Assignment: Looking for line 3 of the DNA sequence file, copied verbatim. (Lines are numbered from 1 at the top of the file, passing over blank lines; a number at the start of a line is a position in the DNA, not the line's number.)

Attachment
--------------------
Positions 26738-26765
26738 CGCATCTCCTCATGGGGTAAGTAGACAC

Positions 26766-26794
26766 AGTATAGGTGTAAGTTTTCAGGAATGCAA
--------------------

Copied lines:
Positions 26766-26794